Do You Enjoy Networking? Be Honest.

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Do you enjoy networking? Really enjoy it?

If you answered no, that’s normal, you are in the majority. In fact, some studies have found that 7 out of 10 people considered themselves to be shy or introverted in networking settings. Many professionals feel uncomfortable with the idea of networking because the practice seems somewhat foreign to them. However, many of these same professionals possess great social skills in other situations. Is it possible to make networking a less painful process? Is it possible to even enjoy it? The answer is yes according to Susan RoAne, author of How to Work a Room: The Ultimate Guide to Making Lasting Connections.

In her book which recently featured in an SHRM Viewpoint article, RoAne distinguishes the difference between socializing and networking. Based on her research, RoAne determined that there are separate skill sets for social interactions than for business networking. She believes the key to success is utilizing a mix of “socialization skills” and “networking tactics.” By blending the two, professionals become more comfortable with interacting with others on a social level which eventually leads to meaningful networking connections. To make the most of your next networking event, RoAne suggests, focus on preparation, practice, and efforts to be approachable.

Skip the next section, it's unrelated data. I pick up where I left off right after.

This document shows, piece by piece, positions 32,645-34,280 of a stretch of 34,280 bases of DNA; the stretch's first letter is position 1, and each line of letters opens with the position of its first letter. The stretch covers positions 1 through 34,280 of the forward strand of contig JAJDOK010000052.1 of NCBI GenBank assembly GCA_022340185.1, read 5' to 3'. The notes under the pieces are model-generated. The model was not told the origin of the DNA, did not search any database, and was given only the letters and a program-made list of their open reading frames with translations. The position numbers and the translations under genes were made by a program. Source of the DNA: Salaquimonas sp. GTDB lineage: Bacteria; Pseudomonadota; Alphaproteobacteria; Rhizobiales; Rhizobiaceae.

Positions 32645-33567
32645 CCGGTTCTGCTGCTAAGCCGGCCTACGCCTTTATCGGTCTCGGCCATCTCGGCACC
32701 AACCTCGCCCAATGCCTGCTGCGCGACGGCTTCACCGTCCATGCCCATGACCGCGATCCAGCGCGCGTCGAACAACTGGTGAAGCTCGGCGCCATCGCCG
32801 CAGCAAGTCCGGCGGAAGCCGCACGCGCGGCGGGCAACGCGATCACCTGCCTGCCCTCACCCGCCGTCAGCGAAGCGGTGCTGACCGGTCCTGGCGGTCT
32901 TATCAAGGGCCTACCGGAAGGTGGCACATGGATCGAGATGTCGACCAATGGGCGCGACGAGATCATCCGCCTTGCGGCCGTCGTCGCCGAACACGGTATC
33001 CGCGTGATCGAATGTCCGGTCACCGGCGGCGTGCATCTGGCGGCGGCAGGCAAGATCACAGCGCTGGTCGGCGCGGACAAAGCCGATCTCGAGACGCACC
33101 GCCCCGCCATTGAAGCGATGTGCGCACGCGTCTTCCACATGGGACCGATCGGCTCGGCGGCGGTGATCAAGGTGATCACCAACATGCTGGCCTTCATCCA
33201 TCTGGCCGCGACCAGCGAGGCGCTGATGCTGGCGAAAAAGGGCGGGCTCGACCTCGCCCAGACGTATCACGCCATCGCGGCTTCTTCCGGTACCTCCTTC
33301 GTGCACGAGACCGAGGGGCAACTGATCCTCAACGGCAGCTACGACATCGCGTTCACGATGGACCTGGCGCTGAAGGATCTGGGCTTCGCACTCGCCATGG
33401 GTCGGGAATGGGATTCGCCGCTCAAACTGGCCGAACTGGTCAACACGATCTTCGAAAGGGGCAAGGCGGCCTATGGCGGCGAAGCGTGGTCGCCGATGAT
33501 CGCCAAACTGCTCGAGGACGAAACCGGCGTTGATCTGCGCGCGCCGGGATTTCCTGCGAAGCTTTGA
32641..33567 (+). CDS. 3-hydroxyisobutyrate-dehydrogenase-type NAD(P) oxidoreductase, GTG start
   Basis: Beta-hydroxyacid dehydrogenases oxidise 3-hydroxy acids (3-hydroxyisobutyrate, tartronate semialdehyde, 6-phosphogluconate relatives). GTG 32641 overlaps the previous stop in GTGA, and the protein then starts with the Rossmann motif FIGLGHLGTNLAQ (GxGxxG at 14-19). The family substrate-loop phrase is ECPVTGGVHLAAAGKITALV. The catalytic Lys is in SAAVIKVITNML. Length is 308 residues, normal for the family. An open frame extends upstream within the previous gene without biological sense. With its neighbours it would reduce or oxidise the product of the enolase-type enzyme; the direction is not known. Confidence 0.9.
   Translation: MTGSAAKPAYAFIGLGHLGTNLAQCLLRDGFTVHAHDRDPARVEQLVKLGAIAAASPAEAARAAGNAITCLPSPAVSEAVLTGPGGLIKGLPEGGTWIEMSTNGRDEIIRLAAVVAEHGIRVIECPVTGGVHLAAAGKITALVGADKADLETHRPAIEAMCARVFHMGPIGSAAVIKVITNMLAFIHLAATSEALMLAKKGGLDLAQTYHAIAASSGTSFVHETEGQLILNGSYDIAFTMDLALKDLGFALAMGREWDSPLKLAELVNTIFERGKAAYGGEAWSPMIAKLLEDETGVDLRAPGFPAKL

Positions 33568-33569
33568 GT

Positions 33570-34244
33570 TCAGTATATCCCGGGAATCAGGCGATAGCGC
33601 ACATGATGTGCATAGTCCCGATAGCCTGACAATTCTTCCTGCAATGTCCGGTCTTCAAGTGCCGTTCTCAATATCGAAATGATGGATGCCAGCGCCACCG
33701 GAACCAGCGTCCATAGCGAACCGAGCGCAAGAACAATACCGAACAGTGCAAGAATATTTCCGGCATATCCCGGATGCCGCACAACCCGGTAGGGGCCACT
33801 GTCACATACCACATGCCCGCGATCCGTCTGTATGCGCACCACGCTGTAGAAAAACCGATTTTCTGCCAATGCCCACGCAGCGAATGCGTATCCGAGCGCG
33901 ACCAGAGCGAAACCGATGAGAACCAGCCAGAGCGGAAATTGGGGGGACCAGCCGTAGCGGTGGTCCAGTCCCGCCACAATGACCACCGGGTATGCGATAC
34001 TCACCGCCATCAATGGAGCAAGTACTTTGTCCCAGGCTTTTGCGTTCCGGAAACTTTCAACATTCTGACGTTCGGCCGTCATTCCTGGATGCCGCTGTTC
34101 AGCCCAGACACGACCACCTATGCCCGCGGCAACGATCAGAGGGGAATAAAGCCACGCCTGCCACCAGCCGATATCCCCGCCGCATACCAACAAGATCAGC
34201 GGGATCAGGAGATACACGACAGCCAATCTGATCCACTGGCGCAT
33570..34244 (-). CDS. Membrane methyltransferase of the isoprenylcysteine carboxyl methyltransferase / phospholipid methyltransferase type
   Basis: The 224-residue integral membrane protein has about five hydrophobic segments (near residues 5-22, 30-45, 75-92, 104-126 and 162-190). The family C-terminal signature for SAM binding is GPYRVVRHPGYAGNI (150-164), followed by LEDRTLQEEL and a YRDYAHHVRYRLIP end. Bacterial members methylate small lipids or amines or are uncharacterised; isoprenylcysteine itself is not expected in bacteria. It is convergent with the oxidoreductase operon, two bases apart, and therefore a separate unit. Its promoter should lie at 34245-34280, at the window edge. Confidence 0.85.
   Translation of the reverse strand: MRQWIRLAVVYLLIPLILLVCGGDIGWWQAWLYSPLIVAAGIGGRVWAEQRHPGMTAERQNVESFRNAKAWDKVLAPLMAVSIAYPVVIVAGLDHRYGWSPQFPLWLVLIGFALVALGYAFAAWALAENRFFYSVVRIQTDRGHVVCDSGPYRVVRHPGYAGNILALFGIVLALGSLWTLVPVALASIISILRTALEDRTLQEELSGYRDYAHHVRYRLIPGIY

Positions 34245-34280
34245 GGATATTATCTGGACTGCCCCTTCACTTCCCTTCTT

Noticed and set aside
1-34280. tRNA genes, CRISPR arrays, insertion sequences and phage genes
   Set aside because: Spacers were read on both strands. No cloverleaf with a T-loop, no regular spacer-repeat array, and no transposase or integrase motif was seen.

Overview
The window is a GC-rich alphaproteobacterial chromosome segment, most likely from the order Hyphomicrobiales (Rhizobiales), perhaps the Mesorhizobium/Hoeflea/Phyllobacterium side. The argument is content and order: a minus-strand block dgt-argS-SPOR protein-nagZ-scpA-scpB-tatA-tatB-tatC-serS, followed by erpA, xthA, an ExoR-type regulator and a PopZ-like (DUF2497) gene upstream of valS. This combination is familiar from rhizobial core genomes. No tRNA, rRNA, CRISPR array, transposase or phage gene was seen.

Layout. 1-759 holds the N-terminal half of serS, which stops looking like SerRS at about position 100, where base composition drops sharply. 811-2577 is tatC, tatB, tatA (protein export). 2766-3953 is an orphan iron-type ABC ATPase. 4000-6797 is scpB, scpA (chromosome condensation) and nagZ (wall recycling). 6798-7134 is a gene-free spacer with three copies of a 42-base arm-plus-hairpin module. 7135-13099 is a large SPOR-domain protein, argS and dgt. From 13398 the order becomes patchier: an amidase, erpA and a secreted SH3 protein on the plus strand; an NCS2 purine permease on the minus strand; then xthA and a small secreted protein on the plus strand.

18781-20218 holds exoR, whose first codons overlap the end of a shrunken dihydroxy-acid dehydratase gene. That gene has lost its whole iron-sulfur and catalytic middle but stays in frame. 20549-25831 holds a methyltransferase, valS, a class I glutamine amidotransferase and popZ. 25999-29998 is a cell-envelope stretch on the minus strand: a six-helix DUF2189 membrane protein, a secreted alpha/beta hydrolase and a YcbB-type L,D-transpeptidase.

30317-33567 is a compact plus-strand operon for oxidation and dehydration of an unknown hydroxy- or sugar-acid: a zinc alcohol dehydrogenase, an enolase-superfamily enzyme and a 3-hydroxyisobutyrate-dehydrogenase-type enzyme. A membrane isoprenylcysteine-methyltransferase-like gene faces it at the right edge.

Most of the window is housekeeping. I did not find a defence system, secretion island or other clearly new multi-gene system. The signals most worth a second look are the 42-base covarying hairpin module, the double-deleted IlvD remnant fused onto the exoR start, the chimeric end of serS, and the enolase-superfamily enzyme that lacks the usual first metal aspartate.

Researching the event, members, and attendees before your arrival will enable you to prepare a meaningful introduction and select a couple of significant topics to discuss. Practicing your introduction and connecting it to the event in some meaningful way can lead to a substantial boost of confidence because you will feel fully prepared and have an idea of what you can contribute to a conversation beforehand. Finally, the importance of creating a sense of approachability with others can be accomplished with a welcoming smile and an interesting article of clothing like a fun tie or a unique piece of jewelry. The idea is to create an opportunity to start a dialogue and establish some common ground. Once the conversation is flowing, RoAnne proposes, it will be much simpler to forge great connections, both personally and professionally.

Networking like a pro doesn’t mean you have to leave your personality at the door. In fact, connecting with others is far more comfortable when they have the opportunity to get to know you well. If you would like to learn more about networking opportunities in our area, contact our office today. We are a part of many professional organizations and groups and would love to assist you in developing a knack for networking.

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